Those who get the short shrift at the World Cup
Last week, Haroon Lorgat, the ICC Chief Executive, announced that the 2015 World Cup would feature 10 teams
. This almost effectively means that Associates and Affiliate members have no chance of competing (or is it participating?) at the tournament, unless the ICC introduces a qualification tournament.
Around the time the 2007 tournament
was still coming to terms with the early exit of India & Pakistan, I wrote that weaker teams should play in the tournament, but they should also get enough games against stronger opposition in the year leading up to the World Cup
. I proposed a qualification round featuring the finalists from the ICC Trophy and the teams ranked #9-#11 in the ICC's ODI rankings. The top teams from a 10-game round-robin tournament make it to the main draw, which would now have a total of 10 teams.
There are lots of arguments for and against the inclusion of minnow sides. It is undeniable that these teams get thrashed pretty much all the time. Across all games played at the World Cup, ICC Champions Trophy (& its earlier avatars) and the T20 World Cup, 9 out of the top 10 thrashings (margin of defeat in terms of runs)
have been handed out to minnow sides. Yet, #11 in the list is England's 200-run thrashing of India in the 1975 Cup opener
The 10 lowest all-out totals
have been made by minnow sides. Sri Lanka feature as the punching bag on quite a few occasions on both lists. They've not done badly over the past 25-30 years, have they? Admittedly, they do have a few more things going for them (compared to say Canada).
In my opinion, the minnow sides Cup can (and must?) actually be supported by one or more of the main teams. For e.g., Bermuda by West Indies; USA & Canada by Australia/New Zealand; Scotland, Ireland & Netherlands by England; Afghanistan (& Bangladesh to some extent) by India/Pakistan/Sri Lanka and Namibia, Kenya (& Zimbabwe) by South Africa. This should include the 'A' team playing home & away series against the minnow side's national and 2nd XIs as well as under-19 tours.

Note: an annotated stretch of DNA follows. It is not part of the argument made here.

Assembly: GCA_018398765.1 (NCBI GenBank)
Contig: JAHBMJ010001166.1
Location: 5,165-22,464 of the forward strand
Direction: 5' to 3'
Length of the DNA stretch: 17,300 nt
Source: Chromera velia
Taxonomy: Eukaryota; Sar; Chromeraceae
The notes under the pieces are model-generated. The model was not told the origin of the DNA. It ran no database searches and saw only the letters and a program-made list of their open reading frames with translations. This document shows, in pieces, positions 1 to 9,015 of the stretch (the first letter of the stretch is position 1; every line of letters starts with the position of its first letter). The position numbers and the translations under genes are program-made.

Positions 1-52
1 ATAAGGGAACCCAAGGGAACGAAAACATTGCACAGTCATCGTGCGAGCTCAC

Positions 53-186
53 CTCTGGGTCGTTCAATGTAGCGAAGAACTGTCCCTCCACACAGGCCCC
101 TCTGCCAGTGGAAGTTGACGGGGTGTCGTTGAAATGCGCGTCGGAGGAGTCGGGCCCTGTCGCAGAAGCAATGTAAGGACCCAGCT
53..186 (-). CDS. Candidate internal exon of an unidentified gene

If the ICC can't get the individual boards to agree and implement a development programme for associate and affiliate members that makes sense, and helps them prepare to play at a good level, the ICC should just announce that this whole "Let's globalize cricket" idea was just a pile of nonsense. The minnow sides get the short shrift at pretty much every ICC event, and you feel genuinely sorry to see sides with talent who get blown away because of lack of opportunities.
I feel the same way when it comes to the Indian cricket fan who pays his way to watch cricket at stadiums. In general, cricket stadiums (or stadia?) in India tend to be massive 50,000+ capacity concrete structures with pathetic spectator facilities
The bulk of the 50,000+ seats are allotted to corporates, sponsors, people in (or close to) power and affiliate clubs of the state association. This typically leaves around 10-20000 tickets for the general public, usually resulting in a mad rush and stampede when the ticket counter opens. On quite a few occasions, the purchasers of most of these tickets find that they've landed a lemon, because of a ticket scam.
All the stadiums that're hosting World Cup games have gone through significant renovations, primarily targeted at improving player facilities. From all reports, it seems like there have actually been on-ground improvements. Yet, the upgrades have come at a cost. To take just 3 examples, the Wankhede and Chepauk will seat 10% less while Eden Gardens will seat 25% less.
That decrease in capacity will quite likely not impact the hand-outs to sponsors, affiliate clubs and local bigwigs. The only ones who will get the short shrift are those who brave any sort of weather to queue up and buy tickets.
Labels: 2011, 2011 world cup, capacity, facilities, icc, minnows, stadiums